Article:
"When he was first running, I was, like, what is this guy even yapping about? Like, what is he even saying?"

"Like, he’s saying all the wrong things. But to be honest, if you look deep into his personality, he actually cares about the country. You know at first I didn’t like it. But sometimes we need that type of person in our lives."

Said a 23-year-old self-described former "Trump hater" named Maya Garcia, quoted in "Four Years Out, Some Voters Look Back at Trump’s Presidency More Positively/A new poll by The New York Times and Siena College finds that voters think highly of the former president’s record on the economy, but memories of his divisiveness largely remain intact" (NYT)


I'm giving this my "Trump derangement syndrome" tag because of the Trump hating that existed in the past and may be healing to the point of not being derangement anymore. Even if you think it was never derangement, it is still the topic under discussion, and that's my tag for the topic.

By the way, this is one of the many articles about Trump that uses the shibboleth "chaotic." The second sentence begins, "While the memories of Mr. Trump’s tumultuous and chaotic administration have not significantly faded...."

Another article I read this morning, at CNN, began: "While many Democrats still consider former President Donald Trump to be about pure chaotic improvisation and impulse, they should consider that his campaign team has put together a very clear roadmap as to how they intend to work different institutions to their advantage...."

Much of what Trump offers to do is about restoring order. Those of us who care about order are warned away from him. He embodies chaos. That's a longstanding message. See, e.g., "Donald Trump: Chaotic and Wrong." His antagonists rely on it heavily, but what they don't do is demonstrate that they can deliver order.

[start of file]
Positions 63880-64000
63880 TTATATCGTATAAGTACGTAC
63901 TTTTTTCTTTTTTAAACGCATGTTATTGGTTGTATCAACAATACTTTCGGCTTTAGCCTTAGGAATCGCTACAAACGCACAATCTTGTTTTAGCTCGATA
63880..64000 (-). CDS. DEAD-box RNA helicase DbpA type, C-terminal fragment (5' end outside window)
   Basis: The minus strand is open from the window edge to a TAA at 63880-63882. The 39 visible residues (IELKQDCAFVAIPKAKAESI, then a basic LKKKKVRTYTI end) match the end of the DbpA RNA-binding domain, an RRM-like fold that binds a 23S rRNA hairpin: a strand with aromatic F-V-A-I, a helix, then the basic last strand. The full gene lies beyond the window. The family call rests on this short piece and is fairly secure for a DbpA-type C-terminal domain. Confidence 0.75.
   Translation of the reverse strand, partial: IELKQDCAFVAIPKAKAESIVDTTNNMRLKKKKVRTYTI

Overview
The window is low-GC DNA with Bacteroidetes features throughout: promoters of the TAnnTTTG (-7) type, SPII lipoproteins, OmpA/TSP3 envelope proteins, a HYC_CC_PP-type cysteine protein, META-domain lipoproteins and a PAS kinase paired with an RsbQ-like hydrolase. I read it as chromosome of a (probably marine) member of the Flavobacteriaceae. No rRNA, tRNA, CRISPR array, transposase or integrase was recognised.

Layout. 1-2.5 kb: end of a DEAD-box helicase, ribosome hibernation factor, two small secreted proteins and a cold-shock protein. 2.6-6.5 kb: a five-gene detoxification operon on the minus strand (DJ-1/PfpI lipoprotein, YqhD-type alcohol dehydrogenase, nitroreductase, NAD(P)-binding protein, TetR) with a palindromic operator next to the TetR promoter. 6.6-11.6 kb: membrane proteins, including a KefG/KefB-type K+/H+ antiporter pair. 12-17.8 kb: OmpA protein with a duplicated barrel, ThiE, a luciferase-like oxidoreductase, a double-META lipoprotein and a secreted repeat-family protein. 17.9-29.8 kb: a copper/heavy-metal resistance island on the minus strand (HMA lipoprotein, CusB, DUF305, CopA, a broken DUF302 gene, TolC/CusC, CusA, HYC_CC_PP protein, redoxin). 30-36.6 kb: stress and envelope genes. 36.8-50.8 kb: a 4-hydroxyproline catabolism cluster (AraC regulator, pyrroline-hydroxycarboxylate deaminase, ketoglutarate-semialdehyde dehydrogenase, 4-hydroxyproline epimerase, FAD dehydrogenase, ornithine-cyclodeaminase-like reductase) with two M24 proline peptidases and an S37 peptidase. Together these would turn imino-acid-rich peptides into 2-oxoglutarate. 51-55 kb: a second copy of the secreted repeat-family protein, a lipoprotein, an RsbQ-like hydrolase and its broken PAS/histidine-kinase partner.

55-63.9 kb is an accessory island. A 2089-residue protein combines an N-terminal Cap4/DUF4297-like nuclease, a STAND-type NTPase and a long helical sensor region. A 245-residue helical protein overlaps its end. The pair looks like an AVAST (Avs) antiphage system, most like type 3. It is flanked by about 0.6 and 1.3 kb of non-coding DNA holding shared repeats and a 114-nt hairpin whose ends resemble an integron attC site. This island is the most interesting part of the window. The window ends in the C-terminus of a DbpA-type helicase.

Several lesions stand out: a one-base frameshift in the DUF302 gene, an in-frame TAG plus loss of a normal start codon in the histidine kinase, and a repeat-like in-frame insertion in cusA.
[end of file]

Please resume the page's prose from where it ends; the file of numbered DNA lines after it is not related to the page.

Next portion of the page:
April 13, 2024

Sunrise — 6:19, 6:20.

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"The strain that runs really deep in the court in the last 10 years is a concern about prosecutors over-prosecuting."

"The court is very focused on ensuring that criminal statutes are not construed too broadly."

Said Roman Martinez a former law clerk to Chief Justice Roberts, quoted in "Supreme Court to weigh if Jan. 6 rioters can be charged with obstruction/Defense lawyers say prosecutors improperly stretched the law by charging hundreds with obstruction of an official proceeding" (WaPo, free access link). 

"I’m testifying. I tell the truth. I mean, all I can do is tell the truth. And the truth is that there’s no case. They have no case."

Said Donald Trump, quoted in "Trump Says He Intends to Testify in His Manhattan Criminal Case/Jury selection begins Monday in the prosecution of Donald J. Trump on charges of covering up a sex scandal. He said he would try to sway jurors personally, though he has backed away in the past" (NYT).

Bloodroot.

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Open thread in the comments.

"Judge Maryellen Noreika denied all five of [Hunter] Biden’s motions, keeping the case on track..."

"... for a June trial in Delaware. Biden was indicted in September on three counts tied to possession of a gun while using narcotics. Efforts to have the case thrown out included arguments of selective and vindictive prosecution and that special counsel David Weiss was unlawfully appointed to oversee the case. The judge also rejected Biden's contention that a pretrial agreement, which would have nixed the indictment and upcoming trial, was in effect...."